More than 60 years ago, Malcolm X was quoted saying, “The most disrespected person in America is the Black woman. The most unprotected person in America is the Black woman. The most neglected person in America is the Black woman.”
And in 2022, his words still ring true.
As Black women, we often find ourselves in situations where we are forced to hold our identities and lived experiences at the intersections of oppression and marginalization. We tend to live — depending on where we as individuals plot on the axis of privilege — from the perspective of our places of dis-privilege.
Recently, I took part in the second annual Defend Black Women March co-founded by Trinice McNally and Dr. Jaimee Swift. This march was distinct because it sought to weave together the struggles of Black women across the diaspora by centering Black women from Latin America and the Caribbean. While we have been included in the continuous fight for civil rights since the 20th century, we are rarely, if ever, the focal point for the necessity of protection or defense. We serve as the supporting cast of characters, and our struggles and safety are not enough on their own for other communities to show up in solidarity.
Yet, it will always hold true that if America can’t count on anything, it can bet the bank that Black women will show up in the spirit of solidarity to nurture, heal, educate and advocate for those who are disenfranchised.
The most recent example of this can be seen in Professor Khiara Bridges’s presence at a Senate hearing about abortion access. Sen. Josh Hawley, a Republican from Missouri, attempted to use his moment to erase the trans community from the narrative of reproductive justice. Bridges, a law professor at the University of California at Berkeley, refused to let him get away with it, ultimately calling him out on the Senate floor.
“So, I want to recognize that your line of questioning is transphobic,” said Professor Bridges in response to a comment by Senator Hawley. “And it opens up trans people to violence.”
Through Professor Bridges’ allyship, we bore witness to a complete language breakthrough in how she challenged these powerful cishet (predominantly white) men — on Capitol Hill, no less — on the violence of their words.
At that moment, when Trans and gender expansive birthing people needed somebody to call out this violence and erasure, it comes as no surprise to me that a Black woman like Professor Bridges stepped up.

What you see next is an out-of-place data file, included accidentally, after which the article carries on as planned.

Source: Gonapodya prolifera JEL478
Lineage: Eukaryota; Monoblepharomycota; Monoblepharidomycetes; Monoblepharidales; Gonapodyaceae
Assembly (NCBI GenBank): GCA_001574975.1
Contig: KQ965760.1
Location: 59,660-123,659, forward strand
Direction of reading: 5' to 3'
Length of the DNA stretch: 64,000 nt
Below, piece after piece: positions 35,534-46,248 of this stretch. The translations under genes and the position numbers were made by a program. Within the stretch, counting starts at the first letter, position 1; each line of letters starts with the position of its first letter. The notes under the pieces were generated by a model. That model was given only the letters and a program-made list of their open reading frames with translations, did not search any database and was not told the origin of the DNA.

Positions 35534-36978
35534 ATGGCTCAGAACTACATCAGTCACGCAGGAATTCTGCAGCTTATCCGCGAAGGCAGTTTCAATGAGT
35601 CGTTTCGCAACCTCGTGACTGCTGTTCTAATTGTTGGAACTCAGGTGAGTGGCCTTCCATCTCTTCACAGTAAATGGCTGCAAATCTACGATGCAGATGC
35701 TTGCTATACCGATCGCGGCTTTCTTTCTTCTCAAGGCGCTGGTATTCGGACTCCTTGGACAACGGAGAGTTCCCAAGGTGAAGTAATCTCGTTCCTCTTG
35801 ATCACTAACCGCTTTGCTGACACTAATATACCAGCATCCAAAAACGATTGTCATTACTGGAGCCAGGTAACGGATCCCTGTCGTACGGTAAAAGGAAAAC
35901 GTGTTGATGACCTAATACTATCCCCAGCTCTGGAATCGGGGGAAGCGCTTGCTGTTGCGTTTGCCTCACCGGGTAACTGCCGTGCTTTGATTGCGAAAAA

Expectedly many will think, “But does it always have to fall on Black women?” On this, I challenge us to reframe the question and shift the narrative by paying particular attention to all of the Black women who have provided examples of how to listen, acknowledge the harms being caused, apologize and make amends. They taught us how to show up for our siblings, our comrades and those who are disproportionately impacted by harmful rhetoric, policies and agendas designed to attack and reduce our rights to exist as full, autonomous and worthy human beings.
As a Cis Black Lesbian, I know all too well what it feels like to carry the burden and labor that too often falls on the shoulders of others like me. To be clear, I don’t think it should; perhaps, in a perfect world, it wouldn’t. And yet, I don’t know that I subscribe to the argument or belief that there is anyone more qualified than Black women to lead. Because in every moment of our nation’s history, we can find a Black woman who selflessly paved the way.
Where would we be if Ida B. Wells hadn’t taken up space within the white-washed suffrage movement to ensure Black women weren’t completely left behind? Or if Mamie Till hadn’t been tenacious enough to call out the heinous practices of Southern racism through the malicious murder of her adolescent son, which polarized the nation and spawned the 1960s Civil Rights Movement? Or if society had listened to Anita Hill when she courageously sounded the alarm on Justice Clarence Thomas’s character or lack thereof?
Life for these three women has been no crystal stair. They experienced hurdles, setbacks and barriers, yet continued to persevere in defense of Black women specifically and the Black community in its entirety. From a 40,000-foot view, I wouldn’t fault them if they grew weary or faint of heart. But by grace they did not, and I’m forever grateful for that. They showed me the importance of staying in the fight because I genuinely believe that if America wasn’t so afraid of the power that is Black women, it wouldn’t work so hard to hold us back.
This Black August, as we commemorate the struggles for liberation for Black people across the diaspora, I hope society doesn’t forget to turn its gaze towards Black women. With the Defend Black Women March ever present in my mind, my biggest takeaway has been that Black women will not only show up for each other but everyone else too. And in the words of Lizzo, “it’s about damn time” that everyone else starts showing up for us.